Saturday, February 9, 2013

February Faces: The White Swan

"That's what it is--a body like this is a dragon, all scales and folds.
So the dragon ate the white swan. I haven't seen her for years.
I can't even remember what she looks like. I feel her, though.
She's safe inside, still alive, the essential swan hasn't changed a feather.
Do you know, there are some mornings in spring or fall, when I wake and think,
I'll run across the fields into the woods and pick wild strawberries!
Or I'll swim in the lake, or I'll dance all night tonight until dawn!
And then, in a rage, discover I'm in this old and ruined dragon."

Ray Bradbury's female character in Dandelion Wine

How could Ray Bradbury, a mere man, have known that a woman can feel like this as she ages?

The essential swan is somewhere safe inside her. She knows it is. Can no one else see it?

Even my mother, now living in a nursing home hundreds of miles away, many inches shorter than she once was, inside is still the beautiful young bride with the raven black Heddy Lamar hair, later working in her kitchen, steam in the air from canning all day, in her purple cotton dress and white ankle socks. Ready for church with veiled hat and white gloves, small daughters dressed in matching frocks that she made. At Myrtle Beach each summer with her bathing suit straps down to get an even tan, laughing with her sisters in the kitchen when they came to visit.

Please, when you see a dragon walking toward you on the street, try to see the white swan inside.


  1. Another fine post, Dewena. I see the dragon more each day in the mirror, but I won't let her take over the swan. Not yet. It's sharing thoughts like this that encourage your blogging sisters to nurture the swan in ourselves and each other. Thank you.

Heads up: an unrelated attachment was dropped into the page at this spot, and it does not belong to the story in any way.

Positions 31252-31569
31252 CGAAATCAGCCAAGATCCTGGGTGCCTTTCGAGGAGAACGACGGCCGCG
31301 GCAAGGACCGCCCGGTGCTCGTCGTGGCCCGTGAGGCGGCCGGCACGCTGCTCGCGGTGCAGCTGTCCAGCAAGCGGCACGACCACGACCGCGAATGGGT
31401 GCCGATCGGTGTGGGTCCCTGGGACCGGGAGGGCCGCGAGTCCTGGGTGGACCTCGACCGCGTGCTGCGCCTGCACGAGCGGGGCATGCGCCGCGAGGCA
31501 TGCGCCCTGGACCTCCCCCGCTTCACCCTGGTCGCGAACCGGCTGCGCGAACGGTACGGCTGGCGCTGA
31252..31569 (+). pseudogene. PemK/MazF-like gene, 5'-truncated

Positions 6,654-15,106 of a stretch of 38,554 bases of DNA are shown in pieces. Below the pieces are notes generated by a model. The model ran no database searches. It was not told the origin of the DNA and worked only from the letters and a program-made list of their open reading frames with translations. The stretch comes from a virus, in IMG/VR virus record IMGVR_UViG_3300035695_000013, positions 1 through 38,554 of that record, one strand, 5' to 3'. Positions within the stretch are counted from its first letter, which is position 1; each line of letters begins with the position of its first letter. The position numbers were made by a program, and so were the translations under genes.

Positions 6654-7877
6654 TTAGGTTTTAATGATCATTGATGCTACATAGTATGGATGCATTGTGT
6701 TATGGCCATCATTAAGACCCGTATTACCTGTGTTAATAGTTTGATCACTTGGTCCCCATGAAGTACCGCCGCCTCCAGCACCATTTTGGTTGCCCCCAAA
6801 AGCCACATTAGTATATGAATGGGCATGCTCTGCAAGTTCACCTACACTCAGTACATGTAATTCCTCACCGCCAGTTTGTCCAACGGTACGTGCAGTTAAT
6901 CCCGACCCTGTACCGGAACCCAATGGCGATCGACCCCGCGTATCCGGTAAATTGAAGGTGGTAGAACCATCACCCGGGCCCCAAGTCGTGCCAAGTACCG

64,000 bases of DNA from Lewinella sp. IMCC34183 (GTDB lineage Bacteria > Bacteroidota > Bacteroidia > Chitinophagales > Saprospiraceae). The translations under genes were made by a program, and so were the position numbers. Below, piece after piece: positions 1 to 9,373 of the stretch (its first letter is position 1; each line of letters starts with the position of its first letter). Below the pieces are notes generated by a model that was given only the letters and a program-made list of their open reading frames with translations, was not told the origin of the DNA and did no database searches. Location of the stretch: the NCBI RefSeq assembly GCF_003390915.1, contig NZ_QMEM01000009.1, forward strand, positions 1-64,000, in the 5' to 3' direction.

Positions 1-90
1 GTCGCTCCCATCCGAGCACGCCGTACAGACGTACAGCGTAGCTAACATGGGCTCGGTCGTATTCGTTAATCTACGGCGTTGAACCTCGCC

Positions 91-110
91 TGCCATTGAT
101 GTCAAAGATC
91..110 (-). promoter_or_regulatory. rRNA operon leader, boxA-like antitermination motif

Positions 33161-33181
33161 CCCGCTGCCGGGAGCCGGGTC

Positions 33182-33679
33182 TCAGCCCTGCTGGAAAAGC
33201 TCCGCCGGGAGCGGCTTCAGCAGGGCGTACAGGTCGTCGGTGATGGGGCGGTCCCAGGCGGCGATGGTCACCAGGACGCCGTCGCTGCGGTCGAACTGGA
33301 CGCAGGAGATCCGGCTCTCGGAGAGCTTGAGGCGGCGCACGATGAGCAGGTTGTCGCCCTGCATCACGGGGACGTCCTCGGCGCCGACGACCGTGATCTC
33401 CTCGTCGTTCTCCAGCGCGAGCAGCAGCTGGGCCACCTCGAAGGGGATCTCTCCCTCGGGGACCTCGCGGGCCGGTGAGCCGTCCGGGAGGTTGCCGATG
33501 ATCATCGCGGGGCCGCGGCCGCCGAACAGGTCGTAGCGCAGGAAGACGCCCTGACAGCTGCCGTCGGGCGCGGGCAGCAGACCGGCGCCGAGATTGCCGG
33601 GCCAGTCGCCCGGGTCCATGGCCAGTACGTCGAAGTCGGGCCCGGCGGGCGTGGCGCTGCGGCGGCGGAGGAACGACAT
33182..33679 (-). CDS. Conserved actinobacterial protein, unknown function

2. Oh, how I loved that quote. Some days I feel like the dragon has taken over....where did that adventurous swan go? As days grow complacent and I get more content with the sameness I this how aging happens? But then I try to learn new things to shake my intellect into moving. And travel to give my eyes and brain new vistas. I need to tease the white swan to come out and play.

  3. Wonderful post! A great reminder for us all to nurture the swan inside of us!

  4. Dewena, Some times people think we must have been born old. Hey, I was once young, thin and agile. Funny if I am not looking at a reflection, I can feel I am "Susie" who has no age, no extra weight, no arthritis. I will think, now when I see someone walking...some pretty young person is inside. xoxo,Susie

  5. What a good thought. I'm at the nursing home with my Dad many days and I always see swans. Today as I was outside on my knees planting flowers, I told my husband that I felt no different than when I was 20. When I tried to get up, the dragon showed itself.

  6. I think good writers can put themselves into characters fully. That is what happens. They are also acute observers of human nature.

  7. Your post today really touched my heart-it is a feeling I'm often found in myself.

  8. I just read a Ray Bradbury book on writing and he talks about his work. He mentioned that piece.

  9. Another beautiful post! Love how you write!

  10. Oh, I smiled all the way through this one: beautiful!

  11. Sis, you are right, I see the swan in Mom every visit. I say lets keep the Swan inside us alive and yes hopefully others will see it. Loving your February posts.

  12. Sis, you are right, I see the swan in Mom every visit. I say lets keep the Swan inside us alive and yes hopefully others will see it. Loving your February posts.

  13. Bradbury's story about the dragon and the swan should be required reading for everyone when they hit twenty. Even with Bradbury's tendency for mawkish sentimentality, which he laid off for this story, thank heavens, there's no better description of how it feels to be still young when one is old.

  14. Hello my dear Dewena,

    I feel strange sometimes writing my comments here, months into the future from the original publication date, on your most thought provoking posts! A little haunting, isn't it? But even more haunting is the beauty deep inside the dragon, that lingers, like thick fog on a cool, cloud cluttered morning, when the world is still asleep and there is nobody around to catch a glimpse of the movement and enchantment and mystique of its essence.

    Perhaps Bradbury was acquainted with several white swans during his lifetime, and followed them wherever they flew, observing their beauty of behaviour and physique, and as a result, was so inspired by their nature, that he recorded it in writings and in memory.

    Thanks for yet another, intriguing post!



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